Photo Vetiver :: fragrance ingredients

Vetiver is a grass native to India, is highly used in perfumers for its unique, earthy scent. It is cultivated for its roots which are aged before being distilled to extract the oil.

Vetiver adds a deep, woody and smoky aroma to fragrances which is both grounding and refreshing. It has been used in traditional medicine and perfumery for centuries, particularly in Asia and West Africa.

Its scent is fairly complex and can range from dry and smoky to sweet and leathery. It is often used as a base note in fragrances due to its strong fixative properties which help to anchor lighter top and middle notes. Its versatility makes it popular in both masculine and unisex fragrances, blending well with citrus, floral and spicy notes.

Natural or Synthetic?
Natural Vetiver oil is extracted through steam distillation of the washed, soaked, dried, and chopped roots and rootlets of the Vetiver plant. This process yields an oil with a complex, rich, and earthy fragrance profile. However, the extraction process is labor-intensive, and the yield can vary, which sometimes makes Vetiver oil expensive. Synthetic versions, like vetiveryl acetate (a chemical compound derived from Vetiver oil), are used to provide a similar woody, earthy scent in a more consistent and cost-effective manner.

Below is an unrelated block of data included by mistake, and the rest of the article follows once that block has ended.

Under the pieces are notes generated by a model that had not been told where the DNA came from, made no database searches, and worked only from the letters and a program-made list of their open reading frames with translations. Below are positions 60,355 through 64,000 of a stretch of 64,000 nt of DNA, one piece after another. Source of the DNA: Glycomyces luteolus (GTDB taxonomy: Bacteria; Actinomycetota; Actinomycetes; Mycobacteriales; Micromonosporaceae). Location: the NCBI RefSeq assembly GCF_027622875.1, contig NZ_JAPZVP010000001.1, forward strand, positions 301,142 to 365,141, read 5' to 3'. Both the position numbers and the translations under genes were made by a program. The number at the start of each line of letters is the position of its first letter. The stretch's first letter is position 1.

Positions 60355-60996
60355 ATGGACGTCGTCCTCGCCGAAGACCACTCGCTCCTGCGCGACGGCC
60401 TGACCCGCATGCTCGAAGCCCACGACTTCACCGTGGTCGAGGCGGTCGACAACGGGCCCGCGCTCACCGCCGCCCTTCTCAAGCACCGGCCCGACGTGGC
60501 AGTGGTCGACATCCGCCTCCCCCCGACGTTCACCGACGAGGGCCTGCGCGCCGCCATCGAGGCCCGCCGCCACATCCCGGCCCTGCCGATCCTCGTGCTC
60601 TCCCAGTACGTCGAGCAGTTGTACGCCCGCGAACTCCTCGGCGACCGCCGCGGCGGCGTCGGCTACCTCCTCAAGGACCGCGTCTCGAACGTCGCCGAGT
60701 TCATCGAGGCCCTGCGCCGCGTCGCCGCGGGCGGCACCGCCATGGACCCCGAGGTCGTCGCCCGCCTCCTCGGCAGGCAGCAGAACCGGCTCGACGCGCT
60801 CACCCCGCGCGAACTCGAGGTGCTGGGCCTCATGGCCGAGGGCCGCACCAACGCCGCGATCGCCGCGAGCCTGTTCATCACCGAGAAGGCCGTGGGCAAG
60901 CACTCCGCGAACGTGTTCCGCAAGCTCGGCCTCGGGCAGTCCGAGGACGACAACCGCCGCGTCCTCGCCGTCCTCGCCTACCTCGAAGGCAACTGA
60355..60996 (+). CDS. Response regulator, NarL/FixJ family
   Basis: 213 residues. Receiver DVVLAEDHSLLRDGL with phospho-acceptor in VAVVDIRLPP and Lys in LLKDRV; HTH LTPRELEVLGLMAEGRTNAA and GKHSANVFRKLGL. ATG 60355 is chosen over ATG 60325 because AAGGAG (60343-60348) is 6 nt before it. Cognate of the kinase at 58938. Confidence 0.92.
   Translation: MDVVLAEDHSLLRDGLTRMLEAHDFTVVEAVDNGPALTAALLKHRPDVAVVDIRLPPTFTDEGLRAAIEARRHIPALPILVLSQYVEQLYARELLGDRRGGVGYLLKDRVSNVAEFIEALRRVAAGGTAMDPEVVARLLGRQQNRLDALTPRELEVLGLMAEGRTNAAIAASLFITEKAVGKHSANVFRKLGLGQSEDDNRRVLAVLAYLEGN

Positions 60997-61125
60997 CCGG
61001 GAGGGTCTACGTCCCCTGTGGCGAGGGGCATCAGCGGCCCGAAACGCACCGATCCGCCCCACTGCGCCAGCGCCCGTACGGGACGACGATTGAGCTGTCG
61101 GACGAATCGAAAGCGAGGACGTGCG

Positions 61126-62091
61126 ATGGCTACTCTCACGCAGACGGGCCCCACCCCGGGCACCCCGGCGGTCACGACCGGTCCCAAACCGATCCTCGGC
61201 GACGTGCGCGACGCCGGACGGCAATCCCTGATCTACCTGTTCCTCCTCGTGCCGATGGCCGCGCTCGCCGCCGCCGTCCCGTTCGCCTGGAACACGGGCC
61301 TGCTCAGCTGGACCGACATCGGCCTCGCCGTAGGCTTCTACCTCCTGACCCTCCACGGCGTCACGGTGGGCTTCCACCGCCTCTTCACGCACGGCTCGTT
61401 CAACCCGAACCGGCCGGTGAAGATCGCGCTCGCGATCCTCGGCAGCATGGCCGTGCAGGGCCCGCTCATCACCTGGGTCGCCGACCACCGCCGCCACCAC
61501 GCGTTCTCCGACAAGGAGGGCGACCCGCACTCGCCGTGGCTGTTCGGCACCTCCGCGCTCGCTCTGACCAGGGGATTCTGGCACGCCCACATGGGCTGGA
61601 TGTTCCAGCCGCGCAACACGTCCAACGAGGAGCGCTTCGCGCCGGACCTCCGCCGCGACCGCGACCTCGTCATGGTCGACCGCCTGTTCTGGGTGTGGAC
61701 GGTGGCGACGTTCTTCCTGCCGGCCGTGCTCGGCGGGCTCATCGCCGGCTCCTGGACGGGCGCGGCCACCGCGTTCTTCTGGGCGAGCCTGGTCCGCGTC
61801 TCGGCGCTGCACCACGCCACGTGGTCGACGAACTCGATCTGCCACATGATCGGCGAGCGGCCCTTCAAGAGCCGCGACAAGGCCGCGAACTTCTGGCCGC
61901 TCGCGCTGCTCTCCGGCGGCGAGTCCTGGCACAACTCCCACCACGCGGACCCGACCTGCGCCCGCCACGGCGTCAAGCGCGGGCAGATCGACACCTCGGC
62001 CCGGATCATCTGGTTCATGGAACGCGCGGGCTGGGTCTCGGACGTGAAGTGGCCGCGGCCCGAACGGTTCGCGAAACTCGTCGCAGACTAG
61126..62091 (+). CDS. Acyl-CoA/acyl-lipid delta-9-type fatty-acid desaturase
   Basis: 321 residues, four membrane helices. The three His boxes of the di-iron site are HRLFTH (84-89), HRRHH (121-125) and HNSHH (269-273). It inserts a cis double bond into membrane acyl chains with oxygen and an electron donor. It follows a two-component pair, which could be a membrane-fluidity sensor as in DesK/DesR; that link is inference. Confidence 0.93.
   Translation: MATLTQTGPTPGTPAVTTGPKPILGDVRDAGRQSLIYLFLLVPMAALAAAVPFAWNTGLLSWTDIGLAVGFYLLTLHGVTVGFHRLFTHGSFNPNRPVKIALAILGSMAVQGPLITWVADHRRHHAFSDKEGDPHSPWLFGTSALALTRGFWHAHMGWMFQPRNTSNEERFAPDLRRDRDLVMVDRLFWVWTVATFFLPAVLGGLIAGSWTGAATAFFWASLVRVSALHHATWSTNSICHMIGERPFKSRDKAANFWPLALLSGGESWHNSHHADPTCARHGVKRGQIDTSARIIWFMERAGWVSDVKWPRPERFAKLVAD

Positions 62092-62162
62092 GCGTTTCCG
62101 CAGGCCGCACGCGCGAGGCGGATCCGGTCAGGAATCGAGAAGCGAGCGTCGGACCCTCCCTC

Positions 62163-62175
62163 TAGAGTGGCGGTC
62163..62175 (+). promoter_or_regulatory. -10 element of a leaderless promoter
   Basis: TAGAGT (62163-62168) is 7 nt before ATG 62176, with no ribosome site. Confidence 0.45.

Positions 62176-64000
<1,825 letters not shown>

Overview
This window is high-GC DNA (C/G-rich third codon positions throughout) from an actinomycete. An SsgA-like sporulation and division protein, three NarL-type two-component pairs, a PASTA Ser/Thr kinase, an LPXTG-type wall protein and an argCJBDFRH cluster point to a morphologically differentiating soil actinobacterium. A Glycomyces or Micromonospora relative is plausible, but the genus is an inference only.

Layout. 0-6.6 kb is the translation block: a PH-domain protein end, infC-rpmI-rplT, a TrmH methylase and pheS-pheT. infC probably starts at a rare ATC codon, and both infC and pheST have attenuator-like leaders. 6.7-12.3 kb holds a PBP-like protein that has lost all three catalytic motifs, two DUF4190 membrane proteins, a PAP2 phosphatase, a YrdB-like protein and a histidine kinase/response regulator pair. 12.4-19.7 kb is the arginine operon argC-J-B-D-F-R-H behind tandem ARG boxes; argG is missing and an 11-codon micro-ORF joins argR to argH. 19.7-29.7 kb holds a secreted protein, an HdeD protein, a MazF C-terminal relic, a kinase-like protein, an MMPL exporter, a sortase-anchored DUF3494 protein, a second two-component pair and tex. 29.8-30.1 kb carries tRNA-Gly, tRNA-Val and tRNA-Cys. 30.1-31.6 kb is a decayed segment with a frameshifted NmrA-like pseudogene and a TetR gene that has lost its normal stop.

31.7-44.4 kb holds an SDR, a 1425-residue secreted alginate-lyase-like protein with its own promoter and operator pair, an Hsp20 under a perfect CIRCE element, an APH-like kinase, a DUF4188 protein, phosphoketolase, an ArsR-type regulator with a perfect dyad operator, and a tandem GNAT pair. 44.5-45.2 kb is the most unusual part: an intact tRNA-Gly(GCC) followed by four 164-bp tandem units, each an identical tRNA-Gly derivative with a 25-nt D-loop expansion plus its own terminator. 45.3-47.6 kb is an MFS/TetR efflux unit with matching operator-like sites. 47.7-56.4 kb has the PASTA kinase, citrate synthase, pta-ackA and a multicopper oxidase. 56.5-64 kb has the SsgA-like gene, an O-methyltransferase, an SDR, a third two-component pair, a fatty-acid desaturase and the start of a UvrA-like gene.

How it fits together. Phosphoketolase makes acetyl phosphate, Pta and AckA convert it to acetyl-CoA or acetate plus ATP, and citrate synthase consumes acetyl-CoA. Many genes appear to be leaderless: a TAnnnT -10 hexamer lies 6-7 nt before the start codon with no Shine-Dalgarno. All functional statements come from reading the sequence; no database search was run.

Fragrance Families Vetiver Most Commonly Found In

Show fragrances that contain Vetiver as a note

Some Statistics on Vetiver

Note distribution of vetiver across all fragrances

Percentage of fragrances in our database (1651 Fragrances) that contain vetiver